The Observer is a student-run, daily print & online newspaper serving Notre Dame, Saint Mary's & Holy Cross. Learn about us.


Sports Authority

Greason: MLB needs consistency in punishments

| Tuesday, October 31, 2017

Oct. 10, 2015.

New York Mets second baseman Daniel Murphy flips a double-play ball to shortstop Ruben Tejada, whose toe reaches second base right as Los Angeles Dodgers second baseman Chase Utley begins his slide, even with the base, knocking Tejada off his feet, flipping him over and fracturing his fibula.

The uproar was immediate, with players and fans around the nation criticizing Utley for turning a slide into a “tackle,” with MLB chief baseball officer Joe Torre calling the lateness of the slide “concerning.”

Torre then handed down a two-game suspension, calling the slide “illegal” — Utley was to miss Games 3 and 4 of the NLDS, in which the Mets and Dodgers were tied a game apiece at the time.

Utley immediately appealed the decision, meaning he would be allowed to play until the appeal process was over, and the suspension was eventually overturned, months later. However, the Dodgers pulled the second baseman from the lineup for the two games he was supposed to be suspended from and beefed up security around their hotel in New York, forcing him to serve some sort of unofficial sentence at a critical time in the postseason.

Oct. 27, 2017.

Houston Astros first baseman Yuli Gurriel makes a racially-charged gesture at Dodgers pitcher Yu Darvish after hitting a home run off Darvish in the second inning of Game 3 of the World Series.

Gurriel made a “slanted eyes” gesture and used the word “chinito,” a derogatory Spanish term meaning “Chinese boy,” in reference to Darvish, who is of Japanese and Iranian descent.

Again, the uproar was immediate, as it should have been.

Once again, Major League Baseball swiftly handed down a punishment. Gurriel would be suspended for five games, without pay, at the start of the 2018 season and would have to undergo sensitivity training.

So, Gurriel offends people across the nation with his immaturity and will miss five games at the start of the season — the five games that essentially matter the least to the Astros’ playoff chances — as opposed to a suspension that went into effect immediately, despite the fact that it would take him out of the World Series.

Gurriel went on to hit a three-run homer in Game 5 of the World Series, a game for which he feasibly could have been suspended had that been the desire of Major League Baseball — as it had been for Utley. Game 5 went to extra innings, and the Astros won, 13-12. Every run counted. Gurriel’s presence on the roster mattered.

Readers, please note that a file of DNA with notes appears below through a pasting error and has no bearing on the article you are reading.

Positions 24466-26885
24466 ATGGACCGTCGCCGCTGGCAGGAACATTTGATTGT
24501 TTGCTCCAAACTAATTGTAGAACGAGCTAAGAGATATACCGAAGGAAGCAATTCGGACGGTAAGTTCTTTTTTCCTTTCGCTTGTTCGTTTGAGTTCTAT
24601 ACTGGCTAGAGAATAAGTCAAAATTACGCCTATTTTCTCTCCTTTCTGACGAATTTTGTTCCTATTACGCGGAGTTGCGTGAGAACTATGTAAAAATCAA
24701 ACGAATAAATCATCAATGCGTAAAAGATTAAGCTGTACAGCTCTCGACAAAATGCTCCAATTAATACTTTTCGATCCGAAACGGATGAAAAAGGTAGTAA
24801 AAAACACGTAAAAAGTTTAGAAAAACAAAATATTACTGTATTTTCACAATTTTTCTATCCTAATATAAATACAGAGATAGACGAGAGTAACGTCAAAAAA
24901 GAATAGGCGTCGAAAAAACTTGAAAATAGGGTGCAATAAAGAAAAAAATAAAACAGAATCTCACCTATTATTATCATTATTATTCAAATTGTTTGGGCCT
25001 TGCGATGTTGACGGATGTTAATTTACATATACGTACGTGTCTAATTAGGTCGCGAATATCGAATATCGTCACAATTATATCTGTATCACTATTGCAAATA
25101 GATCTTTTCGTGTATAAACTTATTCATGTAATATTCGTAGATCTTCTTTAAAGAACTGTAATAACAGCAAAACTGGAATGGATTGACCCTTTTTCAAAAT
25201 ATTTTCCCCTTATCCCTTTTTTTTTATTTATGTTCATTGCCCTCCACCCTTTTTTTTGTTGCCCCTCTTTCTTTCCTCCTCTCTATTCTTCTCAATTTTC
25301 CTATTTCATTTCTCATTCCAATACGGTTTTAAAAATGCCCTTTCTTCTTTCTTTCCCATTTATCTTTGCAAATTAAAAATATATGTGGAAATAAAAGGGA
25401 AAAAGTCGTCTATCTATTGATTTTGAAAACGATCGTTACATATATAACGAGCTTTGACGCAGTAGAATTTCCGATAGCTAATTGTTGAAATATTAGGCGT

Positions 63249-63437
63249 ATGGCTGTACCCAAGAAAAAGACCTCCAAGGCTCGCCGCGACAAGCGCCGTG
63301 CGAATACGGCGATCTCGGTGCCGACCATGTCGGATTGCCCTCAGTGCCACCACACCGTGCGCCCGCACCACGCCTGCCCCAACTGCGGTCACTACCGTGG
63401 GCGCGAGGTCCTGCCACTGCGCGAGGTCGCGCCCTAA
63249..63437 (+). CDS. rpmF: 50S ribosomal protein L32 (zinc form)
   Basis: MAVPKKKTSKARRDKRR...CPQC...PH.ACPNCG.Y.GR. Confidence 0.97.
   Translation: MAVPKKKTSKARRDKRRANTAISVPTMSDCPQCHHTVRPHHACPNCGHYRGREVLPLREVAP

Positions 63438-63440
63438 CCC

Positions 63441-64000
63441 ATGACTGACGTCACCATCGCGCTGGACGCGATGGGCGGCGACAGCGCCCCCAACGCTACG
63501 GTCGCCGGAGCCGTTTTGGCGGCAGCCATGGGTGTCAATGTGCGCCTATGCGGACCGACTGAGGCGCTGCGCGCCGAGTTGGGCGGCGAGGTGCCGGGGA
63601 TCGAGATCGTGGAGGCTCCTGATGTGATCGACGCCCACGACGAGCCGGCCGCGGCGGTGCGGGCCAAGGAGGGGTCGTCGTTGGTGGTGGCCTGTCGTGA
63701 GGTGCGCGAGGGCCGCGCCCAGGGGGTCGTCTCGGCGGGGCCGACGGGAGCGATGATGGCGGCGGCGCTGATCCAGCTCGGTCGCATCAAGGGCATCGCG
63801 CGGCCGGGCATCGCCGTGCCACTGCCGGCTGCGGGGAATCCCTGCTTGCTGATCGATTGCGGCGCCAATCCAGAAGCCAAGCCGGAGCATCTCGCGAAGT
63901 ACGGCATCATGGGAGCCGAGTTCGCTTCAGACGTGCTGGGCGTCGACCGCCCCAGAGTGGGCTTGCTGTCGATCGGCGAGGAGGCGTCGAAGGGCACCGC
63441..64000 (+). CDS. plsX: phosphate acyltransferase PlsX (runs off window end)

One could argue that it would be wrong to suspend Gurriel for the World Series — but look at the precedent that has been set. Utley was suspended for the NLDS, and although that suspension was not upheld, Utley did not play for those two games. The Dodgers went on to lose in five, ending their season.

I’m not saying I have the answers. I’m not saying I should be the MLB commissioner. I think a five-game suspension is reasonable. But I also think it probably should have been effective immediately. However, I didn’t speak with Gurriel or Darvish. I didn’t get to hear Gurriel’s remorse or Darvish’s desire to have the matter over with. What I can say with confidence, however, is that the MLB needs to come up with some semblance of consistency when handing down punishments.

Utley and Gurriel both received suspensions in the postseason. Utley’s was supposed to be effective immediately. Gurriel’s was not. Utley was allowed to appeal his. Gurriel is not. Whatever the MLB chooses, the punishments need to be on the same level.

It’s impossible to make the punishment fit the crime. This isn’t an eye-for-eye situation. But I think we can all agree that plays that result in broken bones and racism are bad for baseball, and therefore deserve consequences that reflect that. Sitting out games in the postseason might hurt a team more and create more grave consequences. However, it would also force players to reflect on their actions.

The views expressed in this column are those of the author and not necessarily those of The Observer.

Tags: , , , , ,

About Elizabeth Greason

Elizabeth is a senior studying civil engineering from New York, NY (yes, the actual city). She is a proud resident assistant in McGlinn Hall and is a die-hard Mets and Giants fan. She is currently serving as assistant managing editor of The Observer and she also has an obsession with golf that is bordering on unhealthy.

Contact Elizabeth